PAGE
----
The right to life is the most fundamental natural right. When a life ends, all other questions about rights become moot. So it seems we will need to be able to exercise the natural right of self-defense just as long as there are people around who have little or no respect for the lives of others, and who think to break and plunder and steal, and who seek revenge for real or imagined wrongs.
But let’s go a little deeper with this.
There are many people who question the right of others to carry guns. I think people absolutely have that right and here’s the basis for my conclusion.
Let’s talk about a beaver and ask this question: Does a beaver have the right to cut down trees to make a lodge and a dam and provide food for himself and family through the winter while several inches of ice seal over his pond?
We could say no, of course, but that would end the beaver’s life. These are natural rights because they find their source in the nature of the thing that owns the rights. That those rights are inalienable (cannot be separated from their owner) is proven by the fact that the right cannot be taken without significant alteration or termination of its owner. To make that point very clear, we can consider a stone for a moment. It is impossible to remove a stone’s right to space it occupies without destruction of the stone. That is the stone’s property right. And it is inherent or inalienable.
So, back to the inalienable right to life.
Let’s ask if the beaver has a right to life. The answer is a resounding “Duh!”. So given that right, we ask the next question. If the beaver or even one of its kits is attacked by a wolf, does the beaver have the right to counter attack? And what if the wolf gets killed in the process? That’s on the wolf, right? It initiated an attack. The beaver was merely protecting itself and its offspring.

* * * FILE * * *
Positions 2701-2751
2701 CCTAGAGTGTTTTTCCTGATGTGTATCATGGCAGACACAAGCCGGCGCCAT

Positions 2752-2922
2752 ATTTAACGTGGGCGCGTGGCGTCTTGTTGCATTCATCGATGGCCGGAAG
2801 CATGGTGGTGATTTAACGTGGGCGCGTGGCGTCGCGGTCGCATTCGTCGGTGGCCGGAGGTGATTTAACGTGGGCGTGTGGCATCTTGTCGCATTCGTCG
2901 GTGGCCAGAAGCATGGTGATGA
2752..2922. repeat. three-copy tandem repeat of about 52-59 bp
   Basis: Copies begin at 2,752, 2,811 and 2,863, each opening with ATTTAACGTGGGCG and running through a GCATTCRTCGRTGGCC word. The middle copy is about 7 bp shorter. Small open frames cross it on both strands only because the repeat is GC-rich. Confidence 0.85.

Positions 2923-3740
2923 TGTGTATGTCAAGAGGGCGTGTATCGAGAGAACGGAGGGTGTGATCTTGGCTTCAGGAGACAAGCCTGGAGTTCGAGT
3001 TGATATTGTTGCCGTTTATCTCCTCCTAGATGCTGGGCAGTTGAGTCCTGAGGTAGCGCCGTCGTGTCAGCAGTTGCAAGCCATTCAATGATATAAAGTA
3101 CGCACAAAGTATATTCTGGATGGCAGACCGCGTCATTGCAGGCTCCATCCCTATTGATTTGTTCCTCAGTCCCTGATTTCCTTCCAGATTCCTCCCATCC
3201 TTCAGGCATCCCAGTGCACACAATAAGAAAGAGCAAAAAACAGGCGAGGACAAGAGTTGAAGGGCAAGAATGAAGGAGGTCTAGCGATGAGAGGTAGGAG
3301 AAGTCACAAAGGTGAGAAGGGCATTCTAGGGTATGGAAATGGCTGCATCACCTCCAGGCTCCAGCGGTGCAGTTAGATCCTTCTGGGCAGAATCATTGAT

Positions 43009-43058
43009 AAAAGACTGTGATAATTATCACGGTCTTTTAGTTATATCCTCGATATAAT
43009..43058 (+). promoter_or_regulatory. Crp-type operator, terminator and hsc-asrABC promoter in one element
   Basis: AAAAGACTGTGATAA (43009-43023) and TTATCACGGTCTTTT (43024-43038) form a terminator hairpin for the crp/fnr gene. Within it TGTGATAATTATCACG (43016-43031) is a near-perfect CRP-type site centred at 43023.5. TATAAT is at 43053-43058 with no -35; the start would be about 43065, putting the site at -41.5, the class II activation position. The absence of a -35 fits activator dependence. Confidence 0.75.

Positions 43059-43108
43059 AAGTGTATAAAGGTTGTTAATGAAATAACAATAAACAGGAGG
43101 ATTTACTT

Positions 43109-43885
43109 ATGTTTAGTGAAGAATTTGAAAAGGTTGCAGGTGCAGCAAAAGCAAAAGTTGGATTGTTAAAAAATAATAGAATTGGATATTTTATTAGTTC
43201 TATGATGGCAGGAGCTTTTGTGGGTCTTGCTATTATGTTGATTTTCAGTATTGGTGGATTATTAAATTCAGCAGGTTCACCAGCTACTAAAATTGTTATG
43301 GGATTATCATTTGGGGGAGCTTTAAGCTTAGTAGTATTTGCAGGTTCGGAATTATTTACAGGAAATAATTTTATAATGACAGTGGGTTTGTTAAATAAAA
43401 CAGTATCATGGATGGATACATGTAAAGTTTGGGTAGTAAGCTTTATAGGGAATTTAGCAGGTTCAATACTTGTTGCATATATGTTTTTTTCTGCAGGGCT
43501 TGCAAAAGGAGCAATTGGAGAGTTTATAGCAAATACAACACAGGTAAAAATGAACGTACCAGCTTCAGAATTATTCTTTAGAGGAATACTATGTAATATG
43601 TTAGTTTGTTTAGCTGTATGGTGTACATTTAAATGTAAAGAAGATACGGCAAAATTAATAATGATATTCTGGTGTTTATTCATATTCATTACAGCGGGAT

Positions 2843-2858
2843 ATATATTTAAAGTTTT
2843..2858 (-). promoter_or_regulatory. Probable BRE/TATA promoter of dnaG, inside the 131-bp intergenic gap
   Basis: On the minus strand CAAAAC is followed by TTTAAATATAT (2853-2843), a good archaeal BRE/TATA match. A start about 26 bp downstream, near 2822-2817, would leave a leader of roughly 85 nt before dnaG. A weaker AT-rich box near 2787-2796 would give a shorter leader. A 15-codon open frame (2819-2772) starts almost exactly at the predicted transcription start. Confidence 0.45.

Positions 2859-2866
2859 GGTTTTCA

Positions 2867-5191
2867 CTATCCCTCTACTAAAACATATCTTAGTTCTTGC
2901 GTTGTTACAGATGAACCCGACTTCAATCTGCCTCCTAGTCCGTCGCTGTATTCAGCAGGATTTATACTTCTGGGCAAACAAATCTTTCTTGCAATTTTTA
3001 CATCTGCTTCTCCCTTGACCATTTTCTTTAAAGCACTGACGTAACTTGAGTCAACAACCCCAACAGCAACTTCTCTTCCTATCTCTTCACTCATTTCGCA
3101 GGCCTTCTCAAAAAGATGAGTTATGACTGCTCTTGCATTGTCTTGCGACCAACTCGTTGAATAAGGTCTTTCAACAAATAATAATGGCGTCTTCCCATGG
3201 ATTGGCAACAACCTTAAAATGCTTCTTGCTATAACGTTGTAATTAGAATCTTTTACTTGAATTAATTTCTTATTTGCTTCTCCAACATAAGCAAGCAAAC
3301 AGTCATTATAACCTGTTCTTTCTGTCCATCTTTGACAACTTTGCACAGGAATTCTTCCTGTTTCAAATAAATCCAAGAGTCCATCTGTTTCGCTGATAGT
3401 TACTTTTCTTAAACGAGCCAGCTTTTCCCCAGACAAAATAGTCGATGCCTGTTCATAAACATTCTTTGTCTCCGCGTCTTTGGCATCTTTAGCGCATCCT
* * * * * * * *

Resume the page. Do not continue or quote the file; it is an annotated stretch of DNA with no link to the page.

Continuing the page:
It seems obvious that a human being has an inalienable right to life and if so the attendant right of self-defense. That self-defense can be carried out several ways is clear, but none of them are nearly as effective as a gun. In fact, just showing the gun often ends the attack.
Finally, let me mention that the Tenth Amendment to the Constitution declares that federal government powers are limited to those actually stated in the document and that all others are left to the states and the citizens. Just to make that especially obvious in regard to weapons, the Second Amendment prohibits any federal infringement of the right to bear arms. Those issues were to be addressed by the states — which could choose to let the counties and cities address those questions. The federal government cannot legislate regarding arms without violating the Constitution. There are provisions for amending the Constitution, and unconstitutional legislation is destructive to the rule of law, which, of course, is our best hope for a peaceful society.
- The Co-Op Called the United States - September 17, 2019
- The Bladensburg Cross and the Wall That Couldn’t Stand - February 28, 2019
- The Right to Life and the Right to Bear Arms - January 15, 2019